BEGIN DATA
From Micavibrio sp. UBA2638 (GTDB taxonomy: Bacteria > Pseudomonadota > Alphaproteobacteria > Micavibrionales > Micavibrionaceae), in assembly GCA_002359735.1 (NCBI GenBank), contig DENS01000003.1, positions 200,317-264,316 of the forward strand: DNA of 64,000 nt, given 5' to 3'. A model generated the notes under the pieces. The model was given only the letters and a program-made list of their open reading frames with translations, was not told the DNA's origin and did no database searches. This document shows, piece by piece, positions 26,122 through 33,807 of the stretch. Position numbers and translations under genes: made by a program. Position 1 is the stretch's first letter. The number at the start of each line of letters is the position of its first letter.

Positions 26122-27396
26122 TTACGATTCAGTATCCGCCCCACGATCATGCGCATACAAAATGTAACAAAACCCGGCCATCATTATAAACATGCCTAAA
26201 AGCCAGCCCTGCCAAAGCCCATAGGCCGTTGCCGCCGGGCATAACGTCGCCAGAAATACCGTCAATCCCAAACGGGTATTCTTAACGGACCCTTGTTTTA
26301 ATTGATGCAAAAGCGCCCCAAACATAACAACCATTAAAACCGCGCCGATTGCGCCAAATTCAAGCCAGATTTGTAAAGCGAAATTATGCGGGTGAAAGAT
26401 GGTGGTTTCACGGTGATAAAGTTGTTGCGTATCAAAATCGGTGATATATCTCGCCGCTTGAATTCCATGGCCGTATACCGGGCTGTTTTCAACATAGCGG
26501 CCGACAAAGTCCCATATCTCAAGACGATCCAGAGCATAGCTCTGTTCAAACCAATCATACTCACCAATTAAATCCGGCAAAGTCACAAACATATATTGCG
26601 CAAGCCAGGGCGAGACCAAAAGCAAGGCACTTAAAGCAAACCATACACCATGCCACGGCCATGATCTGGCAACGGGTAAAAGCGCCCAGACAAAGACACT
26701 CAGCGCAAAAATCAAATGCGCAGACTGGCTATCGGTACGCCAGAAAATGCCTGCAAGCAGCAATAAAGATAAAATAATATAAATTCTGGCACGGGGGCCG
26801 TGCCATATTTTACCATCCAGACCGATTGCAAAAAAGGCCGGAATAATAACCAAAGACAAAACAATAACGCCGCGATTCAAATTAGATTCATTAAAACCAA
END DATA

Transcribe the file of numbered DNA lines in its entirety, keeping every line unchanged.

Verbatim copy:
From Micavibrio sp. UBA2638 (GTDB taxonomy: Bacteria > Pseudomonadota > Alphaproteobacteria > Micavibrionales > Micavibrionaceae), in assembly GCA_002359735.1 (NCBI GenBank), contig DENS01000003.1, positions 200,317-264,316 of the forward strand: DNA of 64,000 nt, given 5' to 3'. A model generated the notes under the pieces. The model was given only the letters and a program-made list of their open reading frames with translations, was not told the DNA's origin and did no database searches. This document shows, piece by piece, positions 26,122 through 33,807 of the stretch. Position numbers and translations under genes: made by a program. Position 1 is the stretch's first letter. The number at the start of each line of letters is the position of its first letter.

Positions 26122-27396
26122 TTACGATTCAGTATCCGCCCCACGATCATGCGCATACAAAATGTAACAAAACCCGGCCATCATTATAAACATGCCTAAA
26201 AGCCAGCCCTGCCAAAGCCCATAGGCCGTTGCCGCCGGGCATAACGTCGCCAGAAATACCGTCAATCCCAAACGGGTATTCTTAACGGACCCTTGTTTTA
26301 ATTGATGCAAAAGCGCCCCAAACATAACAACCATTAAAACCGCGCCGATTGCGCCAAATTCAAGCCAGATTTGTAAAGCGAAATTATGCGGGTGAAAGAT
26401 GGTGGTTTCACGGTGATAAAGTTGTTGCGTATCAAAATCGGTGATATATCTCGCCGCTTGAATTCCATGGCCGTATACCGGGCTGTTTTCAACATAGCGG
26501 CCGACAAAGTCCCATATCTCAAGACGATCCAGAGCATAGCTCTGTTCAAACCAATCATACTCACCAATTAAATCCGGCAAAGTCACAAACATATATTGCG
26601 CAAGCCAGGGCGAGACCAAAAGCAAGGCACTTAAAGCAAACCATACACCATGCCACGGCCATGATCTGGCAACGGGTAAAAGCGCCCAGACAAAGACACT
26701 CAGCGCAAAAATCAAATGCGCAGACTGGCTATCGGTACGCCAGAAAATGCCTGCAAGCAGCAATAAAGATAAAATAATATAAATTCTGGCACGGGGGCCG
26801 TGCCATATTTTACCATCCAGACCGATTGCAAAAAAGGCCGGAATAATAACCAAAGACAAAACAATAACGCCGCGATTCAAATTAGATTCATTAAAACCAA